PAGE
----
'Awful' Month for Automakers
Wednesday, December 3, 2008
Carmakers continued to load on the discounts in November, but American consumers continued to slam on the brakes.
The industry tried everything. Companies offered zero-percent financing, "red tag" sales, employee-discount pricing and even buy-one-get-one-free pickup truck deals. Still, U.S. auto sales plunged to their lowest pace in 26 years. Overall, automakers sold 746,789 cars, trucks and minivans in the United States, down 37 percent from a year earlier, according to Autodata.
All major carmakers suffered steep declines, but Detroit was particularly hard hit. General Motors' sales tumbled 41 percent, to 152,552. Ford sold 118,319 vehicles last month, a 30 percent fall. Chrysler sold 85,260, down 47 percent.
Jesse Toprak, a sales analyst at Edmunds.com, said the incentive programs have reached a point of diminishing returns, where virtually no amount of cash on the hood will move sales. He said Americans harbor deep economic fears.
"The majority of the decline is low consumer confidence," he said. "Consumers are not showing up regardless of what kind of deals, regardless of how low gas prices go."
Toprak said middle-class and upper-middle-class Americans -- who make up the market for new car buyers -- are reeling from steep erosions in home values and losses in 401(k) plans.
"They don't know if they are going to have a job in the next few months," he said. "It's a bit depressing when you put it all together. Consumers don't want to make a big-ticket purchase, and cars are the biggest purchase after homes." The sales figures were also hurt by would-be buyers' inability to get financing, Toprak said.
November's sales, translated into the closely watched seasonally adjusted annualized sales rate, or SAAR, slipped to 10.18 million, the lowest selling pace since October 1982, according to preliminary figures by Autodata. Sales appeared to slow from October, when the seasonally adjusted selling pace was measured at 10.56 million.
Economists and industry analysts yesterday were looking for signs that the market was close to bottoming out. Bob Schnorbus, the chief economist at J.D. Power and Associates, said he expected stronger November results from automakers. He said the industry was struggling to get out of "unprecedented territory" and that fourth-quarter results may represent the low point for the industry, barring other large-scale financial calamities.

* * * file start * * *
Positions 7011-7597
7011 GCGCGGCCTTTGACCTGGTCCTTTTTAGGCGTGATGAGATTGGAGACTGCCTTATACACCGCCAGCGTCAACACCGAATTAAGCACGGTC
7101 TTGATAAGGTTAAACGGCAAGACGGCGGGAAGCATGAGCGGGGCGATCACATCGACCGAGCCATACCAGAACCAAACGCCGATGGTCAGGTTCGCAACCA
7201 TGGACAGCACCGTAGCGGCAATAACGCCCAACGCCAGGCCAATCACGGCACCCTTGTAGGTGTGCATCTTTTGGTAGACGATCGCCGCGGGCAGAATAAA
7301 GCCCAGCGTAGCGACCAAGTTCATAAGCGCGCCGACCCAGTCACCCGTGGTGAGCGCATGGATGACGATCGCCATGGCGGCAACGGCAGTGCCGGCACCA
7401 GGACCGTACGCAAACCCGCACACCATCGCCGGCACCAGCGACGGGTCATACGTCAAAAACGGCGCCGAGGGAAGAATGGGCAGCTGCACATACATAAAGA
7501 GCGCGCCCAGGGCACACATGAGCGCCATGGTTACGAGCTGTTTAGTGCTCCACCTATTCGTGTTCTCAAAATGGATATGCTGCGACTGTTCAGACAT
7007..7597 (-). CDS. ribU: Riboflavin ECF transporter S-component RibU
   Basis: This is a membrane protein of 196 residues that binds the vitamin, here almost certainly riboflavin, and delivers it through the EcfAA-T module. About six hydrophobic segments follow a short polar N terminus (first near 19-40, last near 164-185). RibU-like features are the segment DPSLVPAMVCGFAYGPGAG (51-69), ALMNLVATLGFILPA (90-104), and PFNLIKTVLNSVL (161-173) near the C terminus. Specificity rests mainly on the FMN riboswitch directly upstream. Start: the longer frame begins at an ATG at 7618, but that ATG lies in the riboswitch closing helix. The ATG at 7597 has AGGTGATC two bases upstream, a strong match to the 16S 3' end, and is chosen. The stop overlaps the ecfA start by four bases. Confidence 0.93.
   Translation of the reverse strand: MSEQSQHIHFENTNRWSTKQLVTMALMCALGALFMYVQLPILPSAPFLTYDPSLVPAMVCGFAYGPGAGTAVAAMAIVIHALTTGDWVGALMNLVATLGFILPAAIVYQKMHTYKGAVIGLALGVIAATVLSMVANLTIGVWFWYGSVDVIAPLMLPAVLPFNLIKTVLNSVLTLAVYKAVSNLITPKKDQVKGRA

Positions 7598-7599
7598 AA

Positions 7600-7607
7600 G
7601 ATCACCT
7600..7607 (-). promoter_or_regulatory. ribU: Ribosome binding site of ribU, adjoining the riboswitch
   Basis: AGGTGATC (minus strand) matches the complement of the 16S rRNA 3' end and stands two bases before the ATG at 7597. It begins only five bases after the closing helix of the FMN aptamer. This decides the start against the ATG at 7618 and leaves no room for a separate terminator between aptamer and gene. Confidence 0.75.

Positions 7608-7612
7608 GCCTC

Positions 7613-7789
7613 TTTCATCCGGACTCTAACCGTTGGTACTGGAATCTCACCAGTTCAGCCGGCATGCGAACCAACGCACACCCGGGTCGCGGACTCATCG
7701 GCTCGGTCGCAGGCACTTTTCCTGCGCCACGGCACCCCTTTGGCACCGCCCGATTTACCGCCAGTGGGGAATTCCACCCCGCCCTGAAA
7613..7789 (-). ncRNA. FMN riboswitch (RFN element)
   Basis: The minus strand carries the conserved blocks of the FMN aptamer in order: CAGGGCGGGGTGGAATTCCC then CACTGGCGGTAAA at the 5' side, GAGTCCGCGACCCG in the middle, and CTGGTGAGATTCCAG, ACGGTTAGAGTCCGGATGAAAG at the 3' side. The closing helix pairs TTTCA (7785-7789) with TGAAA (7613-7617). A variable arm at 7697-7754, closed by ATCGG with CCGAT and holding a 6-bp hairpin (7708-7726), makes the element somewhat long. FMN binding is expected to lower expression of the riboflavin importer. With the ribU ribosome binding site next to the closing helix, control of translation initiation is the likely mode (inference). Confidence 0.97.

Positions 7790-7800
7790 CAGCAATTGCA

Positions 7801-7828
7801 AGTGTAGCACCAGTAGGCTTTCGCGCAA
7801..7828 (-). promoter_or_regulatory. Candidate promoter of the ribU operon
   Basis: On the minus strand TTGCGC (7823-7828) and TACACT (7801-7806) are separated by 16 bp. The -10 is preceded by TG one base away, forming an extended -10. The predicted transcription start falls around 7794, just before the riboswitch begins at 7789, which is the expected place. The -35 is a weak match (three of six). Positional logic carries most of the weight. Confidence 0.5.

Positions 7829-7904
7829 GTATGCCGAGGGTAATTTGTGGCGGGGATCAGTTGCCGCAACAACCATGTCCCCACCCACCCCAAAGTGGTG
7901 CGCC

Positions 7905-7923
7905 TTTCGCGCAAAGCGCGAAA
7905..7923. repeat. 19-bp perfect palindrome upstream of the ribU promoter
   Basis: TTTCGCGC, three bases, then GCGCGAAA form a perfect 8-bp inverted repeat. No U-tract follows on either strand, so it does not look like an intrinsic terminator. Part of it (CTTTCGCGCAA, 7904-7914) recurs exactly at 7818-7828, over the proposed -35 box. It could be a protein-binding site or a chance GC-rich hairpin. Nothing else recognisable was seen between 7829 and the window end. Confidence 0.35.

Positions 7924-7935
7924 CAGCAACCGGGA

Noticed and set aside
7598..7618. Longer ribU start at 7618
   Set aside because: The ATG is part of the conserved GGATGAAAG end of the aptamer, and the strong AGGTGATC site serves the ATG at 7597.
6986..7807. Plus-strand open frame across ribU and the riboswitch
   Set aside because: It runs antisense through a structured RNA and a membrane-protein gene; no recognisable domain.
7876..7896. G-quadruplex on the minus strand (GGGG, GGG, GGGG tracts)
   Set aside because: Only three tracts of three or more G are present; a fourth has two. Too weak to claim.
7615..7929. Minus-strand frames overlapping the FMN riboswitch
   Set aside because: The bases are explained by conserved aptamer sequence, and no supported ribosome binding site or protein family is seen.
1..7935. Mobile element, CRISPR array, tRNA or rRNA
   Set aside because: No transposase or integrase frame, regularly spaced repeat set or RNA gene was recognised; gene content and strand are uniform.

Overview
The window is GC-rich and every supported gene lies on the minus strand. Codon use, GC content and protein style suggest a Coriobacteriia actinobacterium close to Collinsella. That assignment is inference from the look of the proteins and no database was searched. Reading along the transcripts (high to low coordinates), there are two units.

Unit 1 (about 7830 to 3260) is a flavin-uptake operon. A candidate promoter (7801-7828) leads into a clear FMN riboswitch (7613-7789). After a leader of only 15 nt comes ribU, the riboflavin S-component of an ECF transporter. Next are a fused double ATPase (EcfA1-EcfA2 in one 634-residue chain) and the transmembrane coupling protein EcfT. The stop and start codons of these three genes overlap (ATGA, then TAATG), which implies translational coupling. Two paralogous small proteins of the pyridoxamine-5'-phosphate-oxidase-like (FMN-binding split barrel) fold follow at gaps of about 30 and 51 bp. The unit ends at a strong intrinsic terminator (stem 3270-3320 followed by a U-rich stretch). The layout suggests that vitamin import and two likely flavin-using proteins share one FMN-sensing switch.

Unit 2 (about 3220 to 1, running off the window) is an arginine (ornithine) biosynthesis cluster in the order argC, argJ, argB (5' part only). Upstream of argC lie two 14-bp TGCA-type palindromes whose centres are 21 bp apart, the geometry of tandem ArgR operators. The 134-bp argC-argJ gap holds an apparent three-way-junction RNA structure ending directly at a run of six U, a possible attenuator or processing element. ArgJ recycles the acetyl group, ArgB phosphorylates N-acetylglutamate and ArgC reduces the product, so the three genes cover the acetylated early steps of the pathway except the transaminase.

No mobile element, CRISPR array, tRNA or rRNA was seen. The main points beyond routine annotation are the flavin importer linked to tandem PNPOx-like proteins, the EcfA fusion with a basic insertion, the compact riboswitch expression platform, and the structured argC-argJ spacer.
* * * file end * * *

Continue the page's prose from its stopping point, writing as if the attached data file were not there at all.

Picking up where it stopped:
"It's probably getting pretty close," Schnorbus said. "That's kind of cold comfort if it turns out that the recovery is very weak and protracted."
U.S. sales of Japanese vehicles plummeted in November, even though the companies strongly increased discounts. According to Edmunds.com, Toyota spent $1,908 on average for vehicle discounts in November, a record for the company. Sales, though, dropped 34 percent, to 130,307 -- the lowest sales level at Toyota in three years. Honda increased discounts to $1,130, but sales fell 32 percent, to 76,233. It was the lowest monthly sales volume for Honda in five years.
GM and Ford responded to the poor numbers by slashing North American production. GM said it will build 835,000 vehicles in the fourth quarter, 20 percent fewer than a year ago. GM has cut its first-quarter production plan by 32 percent, to 600,000 vehicles. At Ford, North American output in the first quarter will fall to 430,000 vehicles, a 38 percent decline.
Mark LaNeve, GM's top marketing executive, called the industry's results "awful." He said in a prepared statement that consumers were scared and sitting on the sideline. He said the industry needed "appropriate economic stimulus" to get customers back into showrooms.
"We have outstanding products in the market, so it is particularly frustrating when economic uncertainty takes our customers out of the market," he said.
Still, dealers are getting creative. In Davie, Fla., Rob Lambdin's University Dodge has offered a truck at no charge in a buy-one-get-one-free deal. Under the deal, a buyer of a 2008 four-door Ram truck would get the two-door version free.